After the two-year time jump that followed Negan's defeat and subsequent imprisoning, Comic Dwight was tasked with being the leader of the leftover "Saviors" who didn't want to join any of the other communities. As a soldier in the pre-apocalypse era, Dwight served as Rick's formidable, if not entirely confident, military leader through the next couple of arcs, including the big Whisperers War that the TV show is gearing up for.
Already, it would be virtually impossible for Fear the Walking Dead to give Dwight this kind of storyline, since Fear doesn't have any armies for him to lead, or any big villains to plan to destroy. Of course, this likely means that TV viewers don't need to worry about Dwight being taken out like he recently was on the page.
In the final Walking Dead issue of 2018, quite a few Alexandria residents were making their first visits to the vastly expansive Commonwealth community, led by the somewhat shady Governor Pamela Milton. Many suspicions were raised about the Commonwealth's seedy underbelly, and Dwight tried convincing Rick to start a coup, quickly letting his emotions get the best of him.
Later, after purposefully getting into trouble in an attempt to stage a coup, Dwight makes an uncomfortable altercation worse by holding Pamela at gunpoint, guided by the belief that her death will bring peace and freedom to the Commonwealth. His plan was quickly cut short by Rick, who instinctively shot Dwight in the head, killing him.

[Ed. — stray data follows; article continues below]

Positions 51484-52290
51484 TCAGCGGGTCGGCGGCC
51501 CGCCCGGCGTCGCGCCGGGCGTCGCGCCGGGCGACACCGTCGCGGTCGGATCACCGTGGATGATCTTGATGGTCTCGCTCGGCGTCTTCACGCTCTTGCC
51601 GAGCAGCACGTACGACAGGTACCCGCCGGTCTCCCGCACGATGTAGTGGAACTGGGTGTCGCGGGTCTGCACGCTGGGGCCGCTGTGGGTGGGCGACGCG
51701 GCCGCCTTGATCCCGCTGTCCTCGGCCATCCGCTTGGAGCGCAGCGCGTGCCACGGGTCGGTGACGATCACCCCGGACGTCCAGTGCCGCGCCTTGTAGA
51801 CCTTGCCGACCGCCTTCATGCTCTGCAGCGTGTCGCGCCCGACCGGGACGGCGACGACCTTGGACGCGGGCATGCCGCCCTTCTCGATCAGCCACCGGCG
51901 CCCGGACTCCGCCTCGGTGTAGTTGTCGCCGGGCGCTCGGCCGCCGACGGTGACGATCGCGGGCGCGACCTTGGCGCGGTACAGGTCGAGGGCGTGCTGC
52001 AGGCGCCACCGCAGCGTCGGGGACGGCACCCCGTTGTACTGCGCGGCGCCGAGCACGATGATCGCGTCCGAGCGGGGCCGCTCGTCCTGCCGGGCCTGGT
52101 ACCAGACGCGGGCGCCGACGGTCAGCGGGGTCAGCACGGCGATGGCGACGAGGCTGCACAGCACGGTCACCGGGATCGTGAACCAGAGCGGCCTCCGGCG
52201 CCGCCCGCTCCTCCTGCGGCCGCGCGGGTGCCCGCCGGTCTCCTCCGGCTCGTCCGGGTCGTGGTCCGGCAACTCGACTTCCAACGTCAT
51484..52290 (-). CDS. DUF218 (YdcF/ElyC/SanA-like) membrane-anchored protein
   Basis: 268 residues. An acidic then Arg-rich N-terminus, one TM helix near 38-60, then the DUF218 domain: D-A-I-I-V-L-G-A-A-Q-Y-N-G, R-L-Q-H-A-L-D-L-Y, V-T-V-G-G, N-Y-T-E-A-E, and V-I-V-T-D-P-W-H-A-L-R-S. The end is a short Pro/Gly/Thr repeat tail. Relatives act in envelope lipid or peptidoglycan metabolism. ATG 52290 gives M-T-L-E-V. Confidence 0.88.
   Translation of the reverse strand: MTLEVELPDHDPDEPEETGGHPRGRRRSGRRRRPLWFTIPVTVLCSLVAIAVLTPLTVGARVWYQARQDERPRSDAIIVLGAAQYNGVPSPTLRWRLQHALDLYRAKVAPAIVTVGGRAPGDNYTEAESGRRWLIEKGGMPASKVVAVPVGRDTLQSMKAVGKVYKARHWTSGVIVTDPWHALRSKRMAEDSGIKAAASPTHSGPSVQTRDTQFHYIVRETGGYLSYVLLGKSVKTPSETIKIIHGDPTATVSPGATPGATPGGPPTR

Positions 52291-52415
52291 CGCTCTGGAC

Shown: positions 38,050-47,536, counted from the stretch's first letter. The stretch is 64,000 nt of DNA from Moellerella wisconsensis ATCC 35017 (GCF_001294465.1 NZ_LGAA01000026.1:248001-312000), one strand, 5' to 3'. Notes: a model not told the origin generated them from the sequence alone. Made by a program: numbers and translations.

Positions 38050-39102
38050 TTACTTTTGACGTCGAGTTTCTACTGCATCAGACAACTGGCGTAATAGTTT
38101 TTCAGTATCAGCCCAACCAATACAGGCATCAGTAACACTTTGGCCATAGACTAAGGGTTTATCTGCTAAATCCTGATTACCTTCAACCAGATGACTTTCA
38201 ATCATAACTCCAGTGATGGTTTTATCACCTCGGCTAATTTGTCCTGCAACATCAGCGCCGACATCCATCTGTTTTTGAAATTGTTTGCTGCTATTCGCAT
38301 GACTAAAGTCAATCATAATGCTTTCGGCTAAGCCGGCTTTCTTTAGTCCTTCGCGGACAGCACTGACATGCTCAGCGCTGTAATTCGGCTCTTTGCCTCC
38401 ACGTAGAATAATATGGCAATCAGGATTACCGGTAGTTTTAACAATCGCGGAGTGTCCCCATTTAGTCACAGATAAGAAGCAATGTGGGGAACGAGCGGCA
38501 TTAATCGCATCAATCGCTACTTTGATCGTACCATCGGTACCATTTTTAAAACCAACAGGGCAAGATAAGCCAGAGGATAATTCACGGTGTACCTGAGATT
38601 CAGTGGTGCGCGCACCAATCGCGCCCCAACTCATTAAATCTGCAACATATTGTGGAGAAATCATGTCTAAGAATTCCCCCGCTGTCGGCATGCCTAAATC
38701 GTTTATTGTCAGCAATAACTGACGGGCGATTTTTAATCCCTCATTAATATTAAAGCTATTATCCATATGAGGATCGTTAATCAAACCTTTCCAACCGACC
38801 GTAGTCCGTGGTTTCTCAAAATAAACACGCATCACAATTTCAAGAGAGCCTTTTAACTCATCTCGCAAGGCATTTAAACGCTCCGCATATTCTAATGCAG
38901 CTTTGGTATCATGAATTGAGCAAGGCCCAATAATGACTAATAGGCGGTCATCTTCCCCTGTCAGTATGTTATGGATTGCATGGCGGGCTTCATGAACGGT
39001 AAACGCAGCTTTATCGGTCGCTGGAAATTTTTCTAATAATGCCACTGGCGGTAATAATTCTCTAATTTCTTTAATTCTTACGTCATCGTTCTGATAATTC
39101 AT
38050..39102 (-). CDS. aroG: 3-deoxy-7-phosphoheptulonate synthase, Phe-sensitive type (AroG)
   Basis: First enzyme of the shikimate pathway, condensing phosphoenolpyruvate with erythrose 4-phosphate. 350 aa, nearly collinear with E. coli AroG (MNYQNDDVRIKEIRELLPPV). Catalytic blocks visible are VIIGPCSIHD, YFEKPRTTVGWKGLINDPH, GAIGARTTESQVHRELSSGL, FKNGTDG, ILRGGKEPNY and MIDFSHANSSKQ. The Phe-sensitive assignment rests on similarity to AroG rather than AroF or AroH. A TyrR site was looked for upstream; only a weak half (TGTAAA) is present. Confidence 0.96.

To be sure, I'm definitely not promoting the idea that Dwight won't eventually get killed off on Fear the Walking Dead, because that is always an option for any character in this universe. Rather, I'm specifically saying that Dwight's story almost definitely won't include him dying under these circumstances.
It is true that, because they're so far away from Alexandria, Hilltop and the other major communities, the Fear the Walking Dead characters possibly have a better shot of coming across the Commonwealth, depending on where it's located in the country. But then Dwight also might be able to reconnect with Sherry somewhere along the line, which would further change things up from the comic books. All in all, I can't wait to see what happens next.
In the "Letter Hacks" section of Issue #187, one fan asked if Robert Kirkman had preconceived Dwight to be a double/triple-agent within the narrative, and Kirkman's answer speaks to the ebbs and flows of the creative process.
Fear the Walking Dead will return to viewers at some point in 2019, and the Season 5 premiere will likely come soon after The Walking Dead wraps up Season 9. Stay tuned for more details, and keep the midseason TV schedule in mind to keep track of all the other big shows hitting primetime soon.
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Nick is a Cajun Country native, and is often asked why he doesn't sound like that's the case. His love for his wife and daughters is almost equaled by his love of gasp-for-breath laughter and gasp-for-breath horror. A lifetime spent in the vicinity of a television screen led to his current dream job, as well as his knowledge of too many TV themes and ad jingles.